Notre Dame fans, you can breathe a little easier. The Irish’s top returning threat in the passing game will have one more go in the shadows of Touchdown Jesus.
Confirming reports from earlier in the day, the Irish announced that tight end Tyler Eifert will remain in school for his senior year and not enter the 2012 NFL Draft. The junior was widely considered one of the top players at his position — if not the top — had he decided to leave early.
Instead, his return will help soften the blow of wide receiver Michael Floyd‘s departure due to expired eligibility.
“I didn’t come to Notre Dame just to help me get to the NFL,” Eifert said. “The value of the Notre Dame degree is so great, and since I am only two semesters away from graduating it would have been crazy for me to walk away now. Having the opportunity to go to the NFL will eventually be a bonus on an already great college experience.”
“I’m obviously very happy that Tyler will be part of our team next year,” head coach Brian Kelly said. “It’s always a good thing when an All-American decides he wants to spend another year in your program. Tyler is an exciting, athletic tight end who is an essential part of our offense. I’m happy he has decided to come back to finish his degree and help us to secure a championship season.”
Eifert finished second to Floyd in receptions (63), receiving yards (803) and receiving touchdowns (five) in 2011, and was named a first-team All-American by the Walter Camp Foundation and a second-teamer by the Associated Press.
He was the nation’s leader in catches and receiving yards at the TE position.
“This was a tough decision for me, but it came down to where do I want to be most next year,” Eifert said. “I have some great friends on the football team and at Notre Dame and I’m excited about the direction Coach Kelly has us going. Ultimately, the entire Notre Dame experience, including the great relationships I have with my teammates and coaches, told me Notre Dame is where I belong.”
On off-field incident late last week will cost FAU one of the top offensive linemen in Conference USA moving forward.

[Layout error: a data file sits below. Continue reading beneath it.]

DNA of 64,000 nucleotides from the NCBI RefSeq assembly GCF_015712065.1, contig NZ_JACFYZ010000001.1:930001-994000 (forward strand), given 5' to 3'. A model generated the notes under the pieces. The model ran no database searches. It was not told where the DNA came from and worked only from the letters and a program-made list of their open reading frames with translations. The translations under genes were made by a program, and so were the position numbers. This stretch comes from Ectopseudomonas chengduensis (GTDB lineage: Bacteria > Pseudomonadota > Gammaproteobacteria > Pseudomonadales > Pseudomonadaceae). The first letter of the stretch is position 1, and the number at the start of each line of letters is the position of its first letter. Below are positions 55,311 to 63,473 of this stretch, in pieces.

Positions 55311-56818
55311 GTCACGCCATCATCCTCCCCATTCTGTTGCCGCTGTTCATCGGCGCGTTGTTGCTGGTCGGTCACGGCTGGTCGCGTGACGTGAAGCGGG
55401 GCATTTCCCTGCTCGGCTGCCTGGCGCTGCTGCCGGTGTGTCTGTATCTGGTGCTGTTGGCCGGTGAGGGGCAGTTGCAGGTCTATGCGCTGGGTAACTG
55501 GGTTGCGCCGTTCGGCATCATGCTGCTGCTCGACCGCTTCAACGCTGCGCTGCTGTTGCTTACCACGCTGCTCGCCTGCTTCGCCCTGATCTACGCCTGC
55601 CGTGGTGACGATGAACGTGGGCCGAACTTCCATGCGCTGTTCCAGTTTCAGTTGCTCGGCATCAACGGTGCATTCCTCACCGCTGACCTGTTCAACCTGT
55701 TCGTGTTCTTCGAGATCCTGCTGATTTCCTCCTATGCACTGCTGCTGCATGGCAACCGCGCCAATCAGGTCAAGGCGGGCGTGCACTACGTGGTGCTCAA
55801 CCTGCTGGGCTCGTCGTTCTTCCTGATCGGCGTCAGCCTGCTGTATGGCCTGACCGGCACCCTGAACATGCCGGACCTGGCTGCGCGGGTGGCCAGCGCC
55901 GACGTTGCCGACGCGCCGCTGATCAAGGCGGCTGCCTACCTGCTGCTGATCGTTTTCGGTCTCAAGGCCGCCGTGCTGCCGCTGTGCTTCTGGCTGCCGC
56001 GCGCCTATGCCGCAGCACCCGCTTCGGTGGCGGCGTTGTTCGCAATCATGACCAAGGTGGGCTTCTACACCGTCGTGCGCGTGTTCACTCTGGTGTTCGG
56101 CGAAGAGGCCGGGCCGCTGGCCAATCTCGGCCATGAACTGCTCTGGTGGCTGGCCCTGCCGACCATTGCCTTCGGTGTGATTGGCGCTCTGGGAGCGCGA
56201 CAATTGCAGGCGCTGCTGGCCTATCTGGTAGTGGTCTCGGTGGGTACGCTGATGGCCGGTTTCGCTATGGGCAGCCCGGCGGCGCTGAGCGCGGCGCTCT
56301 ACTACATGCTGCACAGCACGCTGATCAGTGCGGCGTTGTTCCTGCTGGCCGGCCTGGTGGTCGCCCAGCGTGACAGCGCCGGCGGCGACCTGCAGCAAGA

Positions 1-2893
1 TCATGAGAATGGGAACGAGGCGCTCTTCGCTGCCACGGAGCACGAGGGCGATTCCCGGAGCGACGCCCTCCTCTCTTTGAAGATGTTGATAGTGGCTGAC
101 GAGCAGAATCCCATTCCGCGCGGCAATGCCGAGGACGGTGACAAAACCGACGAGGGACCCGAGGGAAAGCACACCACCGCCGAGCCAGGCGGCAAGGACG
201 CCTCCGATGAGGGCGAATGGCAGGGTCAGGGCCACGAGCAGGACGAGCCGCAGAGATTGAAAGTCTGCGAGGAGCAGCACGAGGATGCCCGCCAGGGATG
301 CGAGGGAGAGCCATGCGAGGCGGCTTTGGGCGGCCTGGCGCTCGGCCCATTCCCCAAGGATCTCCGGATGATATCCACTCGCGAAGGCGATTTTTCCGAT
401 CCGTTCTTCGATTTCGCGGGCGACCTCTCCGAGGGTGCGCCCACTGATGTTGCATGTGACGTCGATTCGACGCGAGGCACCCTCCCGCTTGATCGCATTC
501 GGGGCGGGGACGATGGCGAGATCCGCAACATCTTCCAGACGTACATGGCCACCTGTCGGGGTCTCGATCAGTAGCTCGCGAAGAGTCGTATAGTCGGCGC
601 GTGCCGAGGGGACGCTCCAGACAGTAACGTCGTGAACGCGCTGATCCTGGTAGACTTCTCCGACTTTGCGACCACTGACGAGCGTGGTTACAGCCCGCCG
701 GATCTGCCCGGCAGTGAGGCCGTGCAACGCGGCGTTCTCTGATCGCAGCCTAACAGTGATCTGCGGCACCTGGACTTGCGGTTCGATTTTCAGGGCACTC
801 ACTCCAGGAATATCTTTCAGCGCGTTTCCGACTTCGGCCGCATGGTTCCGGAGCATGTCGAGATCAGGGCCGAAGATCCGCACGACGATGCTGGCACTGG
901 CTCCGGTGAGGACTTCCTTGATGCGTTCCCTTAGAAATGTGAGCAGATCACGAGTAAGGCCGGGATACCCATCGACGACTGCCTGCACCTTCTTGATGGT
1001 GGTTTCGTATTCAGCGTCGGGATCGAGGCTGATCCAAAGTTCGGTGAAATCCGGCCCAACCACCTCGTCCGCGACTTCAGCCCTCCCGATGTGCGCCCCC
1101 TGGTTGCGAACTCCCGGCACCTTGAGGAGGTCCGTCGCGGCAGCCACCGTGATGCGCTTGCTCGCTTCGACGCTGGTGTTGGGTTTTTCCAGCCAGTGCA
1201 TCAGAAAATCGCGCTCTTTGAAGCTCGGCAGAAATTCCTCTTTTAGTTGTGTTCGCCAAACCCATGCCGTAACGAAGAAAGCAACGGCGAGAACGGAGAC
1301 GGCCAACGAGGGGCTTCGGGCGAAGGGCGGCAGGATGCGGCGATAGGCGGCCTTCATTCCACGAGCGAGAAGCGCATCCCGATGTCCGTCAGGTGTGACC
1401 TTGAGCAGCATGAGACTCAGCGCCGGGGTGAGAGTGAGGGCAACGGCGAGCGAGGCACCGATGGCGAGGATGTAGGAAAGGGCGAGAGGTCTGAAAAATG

Over the weekend, FAU confirmed that Reggie Bain sustained injuries that were described as “not life threatening” in a car accident Friday. However, the non-specified injuries will likely sideline the true junior offensive tackle for the entire 2016 season.
“I have been in constant contact and have visited with both Reggie and his family,” a statement from head coach Charlie Partridge began. “His FAU football family has surrounded him with support and will continue to do so. Out of respect for Reggie, his family and our team, all questions should only be directed to me. I know that inquiries may be well-intentioned, under the HIPPA law, and per the request of Reggie and his family, there is very little I can disclose.”
No details surrounding the accident have been released.
Bain has started all 24 games in his two-year career with the Owls, earning second-team all-conference honors following the 2015 season. Coaches made Bain a preseason all-league selection last month.
It appears someone else will have to ease the load for a newly-minted starter under center and a Heisman Trophy contender, at least in the very early portion of the season.
According to Jon Wilner of the San Jose Mercury News, Stanford head coach David Shaw has deemed it “unlikely” running back Bryce Love will play in the season opener Friday against Kansas State. Love sustained what was described as a lower-body injury at some point during summer camp.
The good news for the program and the player is, after the opener, the Cardinal goes on a bye before hosting 20th-ranked USC Sept. 17.
Wilner writes that “Love… is considered central to eighth-ranked Stanford’s efforts to take the pressure off new quarterback Ryan Burns and tailback Christian McCaffrey.” Burns has thrown one career pass and will be making his starting debut against K-State.
Last season, Love averaged 7.8 yards on his 29 carries. He added 15 receptions for 250 yards, and three total touchdowns (two rushing, one receiving).
South Carolina has seen one of the most experienced members of its secondary not only leave the program but the sport as well.
Rico McWilliams has decided to leave the Gamecocks and give up football, first-year USC head coach Will Muschamp announced Monday. No reason was given for the decision.
McWilliams had started 18 the past three seasons, but began to tumble down the depth chart in the spring and failed to gain much ground in summer camp. He had left camp early on for what were described as personal reasons, but eventually returned.
“I am back with the team and have to stay focused,” the cornerback said just three days ago.
As a redshirt junior last season, McWilliams started 10 of USC’s 12 games, the lone exceptions being the contests against Georgia and Texas A&M. He was credited with 32 tackles, two pass breakups and a fumble recovery.
Additionally, Muschamp announced that redshirt freshman wide receiver Christian Owens had left his team as well. A three-star 2015 signee, Owens didn’t play as a true freshman.
Via social media, Jim Harbaugh has attempted to walk back some of his strong talk.
Monday, the Michigan head coach was asked to comment on one of his former San Francisco 49er players, Colin Kaepernick, who kicked up quite the controversy this past week by sitting down during the playing of the national anthem to protest what he believes to be the mistreatment of African-Americans in this country. Not surprisingly, the outspoken Harbaugh didn’t mince many words.
“I acknowledge his right to do that, but I don’t respect the motivation or the action,” the coach said.
A short time later, Harbaugh took to Twitter to offer a clarification that he had no issue with Kaepernick’s motivation, merely his methods.